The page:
A herd of mice-eating cats needed at the Houses of Parliament

Job Description: cats required with a history of frequent and successful mouse hunting at the Houses of Parliament, Central London. This is a genuine working role. You will not be deemed to be a “pet” as pets are forbidden in the mother of all Parliaments on the shores of the Thames.

Houses of Parliament, UK
Houses of Parliament, UK
Two useful tags. Click either to see the articles: Toxic to cats | Dangers to cats

One Member of Parliament (MP) keeps a pet tarantula on his desk in a glass cage. He is the Chief Whip. His pet reminds him to be firm with those in his charge. He is in breach of the rules on keeping pets but refuses to comply.

On that basis, can the authorities who make up the rules governing the day-to-day lives of the MPs working in the Houses of Parliament reconsider allowing working cats to make this venerable establishment their home?

Britain’s Houses of Parliament desperately needs resident cats. They currently use baits and poisons I suppose to try to keep down the large number of mice, the population size of which is growing year-on-year.

MP Anne McIntosh said:

“The mice population is spiralling out of control — particularly in areas where food is being prepared, which obviously poses a clear health hazard..”

She firmly recommends cats! It is strange that this suggestion has been rejected when the Treasury, the Foreign Office and No 10 Downing St (the PM’s office) have resident cats. These buildings are just down the road from the Houses of Parliament. And Brits love their cats.

The counter argument is that because of the enormous size of Parliament you’d need a herd of cats to control mice and it is all but impossible to control a herd of cats. I get the argument.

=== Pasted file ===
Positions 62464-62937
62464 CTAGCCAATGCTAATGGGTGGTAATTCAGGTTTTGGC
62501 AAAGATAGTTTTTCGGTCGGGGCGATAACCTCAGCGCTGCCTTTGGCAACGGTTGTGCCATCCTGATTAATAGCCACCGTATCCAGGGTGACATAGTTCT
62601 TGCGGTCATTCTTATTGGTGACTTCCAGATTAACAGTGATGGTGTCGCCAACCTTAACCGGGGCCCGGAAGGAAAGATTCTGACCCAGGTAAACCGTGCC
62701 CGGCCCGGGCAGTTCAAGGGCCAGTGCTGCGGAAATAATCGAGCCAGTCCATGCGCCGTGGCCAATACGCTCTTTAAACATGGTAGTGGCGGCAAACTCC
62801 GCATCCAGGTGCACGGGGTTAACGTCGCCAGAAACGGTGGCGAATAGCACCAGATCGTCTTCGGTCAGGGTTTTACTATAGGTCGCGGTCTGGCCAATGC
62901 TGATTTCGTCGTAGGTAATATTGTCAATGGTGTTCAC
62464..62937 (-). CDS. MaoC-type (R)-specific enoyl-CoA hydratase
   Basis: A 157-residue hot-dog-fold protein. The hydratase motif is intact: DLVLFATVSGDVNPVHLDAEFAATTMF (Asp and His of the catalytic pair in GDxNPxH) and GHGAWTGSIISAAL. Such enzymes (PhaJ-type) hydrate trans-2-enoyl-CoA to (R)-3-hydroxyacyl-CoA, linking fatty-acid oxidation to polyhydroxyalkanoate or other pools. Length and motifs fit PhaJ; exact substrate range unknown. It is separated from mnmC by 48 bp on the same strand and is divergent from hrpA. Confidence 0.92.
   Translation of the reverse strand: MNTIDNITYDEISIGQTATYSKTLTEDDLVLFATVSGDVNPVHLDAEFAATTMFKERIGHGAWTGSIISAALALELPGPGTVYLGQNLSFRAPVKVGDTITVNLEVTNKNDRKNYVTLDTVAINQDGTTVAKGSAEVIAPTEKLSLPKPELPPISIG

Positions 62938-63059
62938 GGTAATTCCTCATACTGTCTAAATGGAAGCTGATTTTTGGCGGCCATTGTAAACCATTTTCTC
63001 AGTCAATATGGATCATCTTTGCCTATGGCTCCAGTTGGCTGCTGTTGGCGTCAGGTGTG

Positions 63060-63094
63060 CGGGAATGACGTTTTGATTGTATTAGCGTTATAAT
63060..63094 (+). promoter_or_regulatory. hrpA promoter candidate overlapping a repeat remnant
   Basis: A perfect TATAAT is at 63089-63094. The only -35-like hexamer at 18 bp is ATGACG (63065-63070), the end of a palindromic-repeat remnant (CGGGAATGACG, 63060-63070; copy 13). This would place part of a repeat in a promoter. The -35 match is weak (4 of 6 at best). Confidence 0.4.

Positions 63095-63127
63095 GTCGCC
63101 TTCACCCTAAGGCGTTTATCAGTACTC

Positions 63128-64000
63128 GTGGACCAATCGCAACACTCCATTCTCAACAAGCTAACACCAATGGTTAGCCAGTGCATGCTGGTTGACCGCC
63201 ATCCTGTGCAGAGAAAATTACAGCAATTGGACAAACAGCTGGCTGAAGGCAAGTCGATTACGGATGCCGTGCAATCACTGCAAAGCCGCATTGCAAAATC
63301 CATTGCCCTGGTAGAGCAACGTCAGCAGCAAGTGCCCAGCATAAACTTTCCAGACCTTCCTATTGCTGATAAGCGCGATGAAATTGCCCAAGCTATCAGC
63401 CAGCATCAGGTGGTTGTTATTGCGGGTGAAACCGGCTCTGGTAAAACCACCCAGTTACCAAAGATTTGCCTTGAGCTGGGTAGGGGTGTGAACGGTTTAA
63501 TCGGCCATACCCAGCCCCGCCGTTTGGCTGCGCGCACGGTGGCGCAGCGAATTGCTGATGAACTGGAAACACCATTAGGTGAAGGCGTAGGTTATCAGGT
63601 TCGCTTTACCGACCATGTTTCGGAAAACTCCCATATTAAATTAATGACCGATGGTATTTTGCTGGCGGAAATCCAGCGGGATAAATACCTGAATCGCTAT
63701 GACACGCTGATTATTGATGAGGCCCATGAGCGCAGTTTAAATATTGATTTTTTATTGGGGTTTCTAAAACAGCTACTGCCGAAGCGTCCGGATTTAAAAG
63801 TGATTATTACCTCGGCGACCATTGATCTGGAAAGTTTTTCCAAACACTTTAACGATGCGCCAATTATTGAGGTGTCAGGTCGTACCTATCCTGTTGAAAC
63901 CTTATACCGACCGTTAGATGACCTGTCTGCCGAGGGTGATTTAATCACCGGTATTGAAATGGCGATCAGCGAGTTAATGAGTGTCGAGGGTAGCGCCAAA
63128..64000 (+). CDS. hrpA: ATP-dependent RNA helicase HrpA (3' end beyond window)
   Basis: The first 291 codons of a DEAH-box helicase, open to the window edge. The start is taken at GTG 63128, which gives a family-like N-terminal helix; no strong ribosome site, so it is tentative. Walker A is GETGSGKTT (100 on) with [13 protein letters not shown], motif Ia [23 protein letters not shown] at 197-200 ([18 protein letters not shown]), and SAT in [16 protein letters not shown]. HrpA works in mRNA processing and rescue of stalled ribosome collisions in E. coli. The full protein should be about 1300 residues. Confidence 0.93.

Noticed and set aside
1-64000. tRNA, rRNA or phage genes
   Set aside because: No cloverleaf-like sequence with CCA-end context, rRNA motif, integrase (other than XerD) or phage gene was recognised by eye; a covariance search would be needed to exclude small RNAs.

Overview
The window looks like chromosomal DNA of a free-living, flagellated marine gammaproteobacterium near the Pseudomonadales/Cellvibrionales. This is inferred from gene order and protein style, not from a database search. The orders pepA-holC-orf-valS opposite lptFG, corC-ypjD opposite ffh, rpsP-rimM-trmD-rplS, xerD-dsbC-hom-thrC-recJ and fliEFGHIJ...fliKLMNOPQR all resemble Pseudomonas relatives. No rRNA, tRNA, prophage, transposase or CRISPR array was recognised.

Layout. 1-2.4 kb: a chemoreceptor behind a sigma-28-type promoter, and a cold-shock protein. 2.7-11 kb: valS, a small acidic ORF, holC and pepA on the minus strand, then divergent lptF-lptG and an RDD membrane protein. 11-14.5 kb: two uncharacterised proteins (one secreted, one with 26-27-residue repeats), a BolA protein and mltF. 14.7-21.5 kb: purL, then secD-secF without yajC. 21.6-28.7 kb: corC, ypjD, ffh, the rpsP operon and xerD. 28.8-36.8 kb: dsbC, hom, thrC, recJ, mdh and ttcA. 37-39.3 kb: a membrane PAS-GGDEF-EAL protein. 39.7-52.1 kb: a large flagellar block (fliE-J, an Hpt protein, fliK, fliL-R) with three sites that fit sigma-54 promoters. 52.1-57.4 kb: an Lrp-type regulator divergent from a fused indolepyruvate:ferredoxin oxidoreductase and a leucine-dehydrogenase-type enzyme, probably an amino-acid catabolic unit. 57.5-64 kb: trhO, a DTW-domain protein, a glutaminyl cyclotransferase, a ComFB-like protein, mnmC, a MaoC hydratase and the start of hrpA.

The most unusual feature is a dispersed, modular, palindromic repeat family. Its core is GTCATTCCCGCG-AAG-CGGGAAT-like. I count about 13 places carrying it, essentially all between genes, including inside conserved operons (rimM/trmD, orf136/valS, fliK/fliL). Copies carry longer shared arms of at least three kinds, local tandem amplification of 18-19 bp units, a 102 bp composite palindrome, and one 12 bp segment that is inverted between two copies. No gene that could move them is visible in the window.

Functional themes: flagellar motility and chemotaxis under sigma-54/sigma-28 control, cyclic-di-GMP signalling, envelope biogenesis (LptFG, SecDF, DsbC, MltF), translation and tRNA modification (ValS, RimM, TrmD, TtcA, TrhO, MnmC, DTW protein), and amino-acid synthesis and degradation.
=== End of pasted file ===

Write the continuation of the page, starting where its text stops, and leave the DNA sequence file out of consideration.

However, you don’t really need to control the cats; more simply look after them in terms of health, safety and food (other than the mice they eat).

Also you don’t need to try and eradicate the entire mice population. You could hire three cats and let them at least control to a limited extent the mice population. This would be a sensible compromise.

Employing cats as mice hunters in Parliament would be wonderful. It would raise the profile of this most popular of “pets” and remind the citizens of Great Britain that the domestic cat is not only a great companion but useful too.

I personally love the idea of working cats. It is good for the cat in terms of public image and for the individual cats because they need structure in their lives just like people. There are too many bored cats.

P.S. Peers working in the House of Lords (the second chamber of Parliament) have been told to ensure that they don’t drop crumbs on the floor to minimise attracting mice. The House of Lords is made up of geriatrics. Geriatrics tend to eat messily.

£110,000 was spent on tackling mice and vermin in Parliament 2014-15. There is a full-time technician. Still the mice numbers climb. Bring in the cats.

P.P.S. The Houses of Parliament are disintegrating. They need £4bn’s (£4,000,000,000,000) worth of refurbishments. And the clock tower leans like the Leaning Tower of Pisa.




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